2. Numbers in your tax code: what they mean

The numbers in your tax code tell your employer or pension provider how much tax-free income you get in that tax year.

This will be based on your Personal Allowance, which is the amount of income you can have before you pay tax.

Example 1100L is the current tax code for most people born after 5 April 1938. 1100 refers to their tax-free Personal Allowance, £11,000, divided by 10.

How the number is worked out

  1. HM Revenue and Customs (HMRC) works out your tax-free Personal Allowance.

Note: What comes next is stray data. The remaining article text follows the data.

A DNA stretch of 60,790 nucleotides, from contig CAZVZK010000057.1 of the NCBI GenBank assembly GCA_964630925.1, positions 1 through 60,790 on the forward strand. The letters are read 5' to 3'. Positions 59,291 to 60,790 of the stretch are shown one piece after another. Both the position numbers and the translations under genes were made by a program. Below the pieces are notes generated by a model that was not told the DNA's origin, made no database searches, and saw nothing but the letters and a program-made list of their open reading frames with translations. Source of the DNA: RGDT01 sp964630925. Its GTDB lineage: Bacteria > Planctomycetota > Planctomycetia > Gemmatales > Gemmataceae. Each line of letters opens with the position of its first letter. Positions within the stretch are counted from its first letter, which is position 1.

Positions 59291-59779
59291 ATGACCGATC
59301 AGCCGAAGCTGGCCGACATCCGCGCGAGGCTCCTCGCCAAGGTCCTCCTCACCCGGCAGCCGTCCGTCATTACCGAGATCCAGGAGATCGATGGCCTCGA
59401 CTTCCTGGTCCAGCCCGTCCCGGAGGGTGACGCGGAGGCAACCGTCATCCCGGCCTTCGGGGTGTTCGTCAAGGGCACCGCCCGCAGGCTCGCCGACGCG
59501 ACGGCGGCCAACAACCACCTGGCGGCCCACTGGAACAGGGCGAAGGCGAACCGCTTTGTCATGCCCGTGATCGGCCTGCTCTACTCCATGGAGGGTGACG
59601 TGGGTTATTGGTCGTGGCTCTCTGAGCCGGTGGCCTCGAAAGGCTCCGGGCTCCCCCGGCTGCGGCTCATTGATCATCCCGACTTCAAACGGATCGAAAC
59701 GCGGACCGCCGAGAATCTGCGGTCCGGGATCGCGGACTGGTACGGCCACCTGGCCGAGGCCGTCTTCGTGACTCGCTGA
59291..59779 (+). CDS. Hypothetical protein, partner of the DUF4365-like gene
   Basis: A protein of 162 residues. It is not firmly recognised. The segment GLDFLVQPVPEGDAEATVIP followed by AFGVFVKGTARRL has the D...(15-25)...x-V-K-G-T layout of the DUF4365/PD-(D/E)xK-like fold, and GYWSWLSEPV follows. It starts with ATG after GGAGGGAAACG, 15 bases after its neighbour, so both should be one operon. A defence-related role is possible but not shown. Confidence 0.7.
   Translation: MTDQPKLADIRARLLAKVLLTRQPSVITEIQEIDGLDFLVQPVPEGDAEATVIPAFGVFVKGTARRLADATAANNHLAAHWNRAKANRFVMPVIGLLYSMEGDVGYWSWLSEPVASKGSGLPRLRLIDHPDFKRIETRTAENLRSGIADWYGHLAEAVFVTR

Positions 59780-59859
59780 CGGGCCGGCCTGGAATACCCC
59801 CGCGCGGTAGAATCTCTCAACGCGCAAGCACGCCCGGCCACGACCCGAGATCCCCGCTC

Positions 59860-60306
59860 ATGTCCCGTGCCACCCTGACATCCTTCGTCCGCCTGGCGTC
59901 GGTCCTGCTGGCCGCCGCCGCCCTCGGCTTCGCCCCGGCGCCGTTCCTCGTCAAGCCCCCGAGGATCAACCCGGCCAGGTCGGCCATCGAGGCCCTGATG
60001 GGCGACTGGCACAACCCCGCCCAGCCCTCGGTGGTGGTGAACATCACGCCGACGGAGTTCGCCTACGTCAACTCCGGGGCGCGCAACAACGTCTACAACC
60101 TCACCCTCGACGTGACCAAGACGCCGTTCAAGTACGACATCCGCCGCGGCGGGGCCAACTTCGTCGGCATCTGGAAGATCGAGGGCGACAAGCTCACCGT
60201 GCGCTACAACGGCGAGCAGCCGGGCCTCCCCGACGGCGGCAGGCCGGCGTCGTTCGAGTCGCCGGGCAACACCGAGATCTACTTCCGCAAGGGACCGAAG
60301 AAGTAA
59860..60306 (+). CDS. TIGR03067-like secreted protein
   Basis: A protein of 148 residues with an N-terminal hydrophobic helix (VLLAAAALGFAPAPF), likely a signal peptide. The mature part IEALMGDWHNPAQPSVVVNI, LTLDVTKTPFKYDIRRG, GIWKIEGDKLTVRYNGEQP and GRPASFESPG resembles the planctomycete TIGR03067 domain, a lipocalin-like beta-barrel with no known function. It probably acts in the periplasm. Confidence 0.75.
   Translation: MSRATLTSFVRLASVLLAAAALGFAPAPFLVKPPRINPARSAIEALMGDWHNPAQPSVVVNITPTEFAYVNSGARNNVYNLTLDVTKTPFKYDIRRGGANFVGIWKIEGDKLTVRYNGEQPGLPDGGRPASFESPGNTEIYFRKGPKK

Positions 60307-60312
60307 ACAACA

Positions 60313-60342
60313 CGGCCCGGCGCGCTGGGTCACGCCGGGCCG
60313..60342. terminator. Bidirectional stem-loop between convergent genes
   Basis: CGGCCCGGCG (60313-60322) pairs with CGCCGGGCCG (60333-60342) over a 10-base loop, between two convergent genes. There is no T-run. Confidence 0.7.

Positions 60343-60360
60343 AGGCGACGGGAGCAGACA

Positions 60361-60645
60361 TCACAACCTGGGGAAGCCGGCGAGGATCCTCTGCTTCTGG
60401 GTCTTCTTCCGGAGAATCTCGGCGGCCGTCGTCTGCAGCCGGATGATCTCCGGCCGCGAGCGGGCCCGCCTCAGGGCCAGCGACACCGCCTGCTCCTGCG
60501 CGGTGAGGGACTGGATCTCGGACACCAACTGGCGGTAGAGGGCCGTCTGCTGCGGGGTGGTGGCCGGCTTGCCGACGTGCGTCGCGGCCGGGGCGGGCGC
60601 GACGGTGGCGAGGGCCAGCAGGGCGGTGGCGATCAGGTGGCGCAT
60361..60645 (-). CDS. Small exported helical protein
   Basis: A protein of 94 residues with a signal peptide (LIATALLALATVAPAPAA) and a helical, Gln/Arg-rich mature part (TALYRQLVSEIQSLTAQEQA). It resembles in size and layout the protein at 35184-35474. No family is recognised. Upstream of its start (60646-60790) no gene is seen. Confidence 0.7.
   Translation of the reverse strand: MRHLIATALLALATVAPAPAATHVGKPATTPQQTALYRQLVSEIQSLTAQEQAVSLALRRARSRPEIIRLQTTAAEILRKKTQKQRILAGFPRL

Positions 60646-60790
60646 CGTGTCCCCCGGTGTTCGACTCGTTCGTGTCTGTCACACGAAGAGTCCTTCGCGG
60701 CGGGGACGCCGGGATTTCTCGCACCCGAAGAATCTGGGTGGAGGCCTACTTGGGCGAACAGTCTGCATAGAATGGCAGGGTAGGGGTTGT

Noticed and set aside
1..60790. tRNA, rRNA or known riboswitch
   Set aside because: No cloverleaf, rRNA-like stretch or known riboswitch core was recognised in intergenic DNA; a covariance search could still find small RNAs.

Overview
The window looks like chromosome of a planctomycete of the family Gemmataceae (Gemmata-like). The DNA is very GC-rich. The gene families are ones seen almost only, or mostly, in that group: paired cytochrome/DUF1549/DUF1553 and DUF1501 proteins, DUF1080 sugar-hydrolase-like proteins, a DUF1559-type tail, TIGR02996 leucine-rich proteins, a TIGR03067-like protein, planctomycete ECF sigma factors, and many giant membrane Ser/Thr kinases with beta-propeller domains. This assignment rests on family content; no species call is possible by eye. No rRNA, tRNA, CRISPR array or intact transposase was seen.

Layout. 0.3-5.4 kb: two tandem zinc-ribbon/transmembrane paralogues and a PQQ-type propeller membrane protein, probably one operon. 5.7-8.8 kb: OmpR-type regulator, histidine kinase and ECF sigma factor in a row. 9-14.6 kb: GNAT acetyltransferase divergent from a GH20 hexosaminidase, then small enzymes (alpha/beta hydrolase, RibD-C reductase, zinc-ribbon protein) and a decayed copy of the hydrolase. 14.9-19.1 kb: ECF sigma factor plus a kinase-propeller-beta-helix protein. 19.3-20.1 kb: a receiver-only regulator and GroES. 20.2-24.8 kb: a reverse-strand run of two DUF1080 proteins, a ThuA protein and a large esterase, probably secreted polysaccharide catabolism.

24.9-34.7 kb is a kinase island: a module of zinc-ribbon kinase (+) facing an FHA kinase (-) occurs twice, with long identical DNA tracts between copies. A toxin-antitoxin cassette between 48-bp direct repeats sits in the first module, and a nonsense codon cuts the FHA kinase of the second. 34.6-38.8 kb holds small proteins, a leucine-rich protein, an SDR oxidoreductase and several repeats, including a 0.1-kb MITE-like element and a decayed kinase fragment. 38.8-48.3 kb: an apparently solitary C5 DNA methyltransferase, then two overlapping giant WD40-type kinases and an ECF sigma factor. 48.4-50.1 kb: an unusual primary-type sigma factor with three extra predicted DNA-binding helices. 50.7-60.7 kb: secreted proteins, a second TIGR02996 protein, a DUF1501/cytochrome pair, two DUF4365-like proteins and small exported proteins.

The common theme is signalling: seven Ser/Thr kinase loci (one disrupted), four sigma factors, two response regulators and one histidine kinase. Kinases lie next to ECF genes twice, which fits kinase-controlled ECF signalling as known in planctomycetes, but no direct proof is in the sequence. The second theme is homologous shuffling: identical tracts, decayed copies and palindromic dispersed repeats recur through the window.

2. Income that you haven’t paid tax on (eg untaxed interest or part-time earnings) and the value of any benefits from your job (eg a company car) are added up.

  3. The income that you haven’t paid tax on is taken away from your allowances. What’s left is the tax-free income you’re allowed in a tax year.

  4. This amount is divided by 10 and added to the letter for your circumstances.

The process is different if you have the letter ‘K’ in your tax code.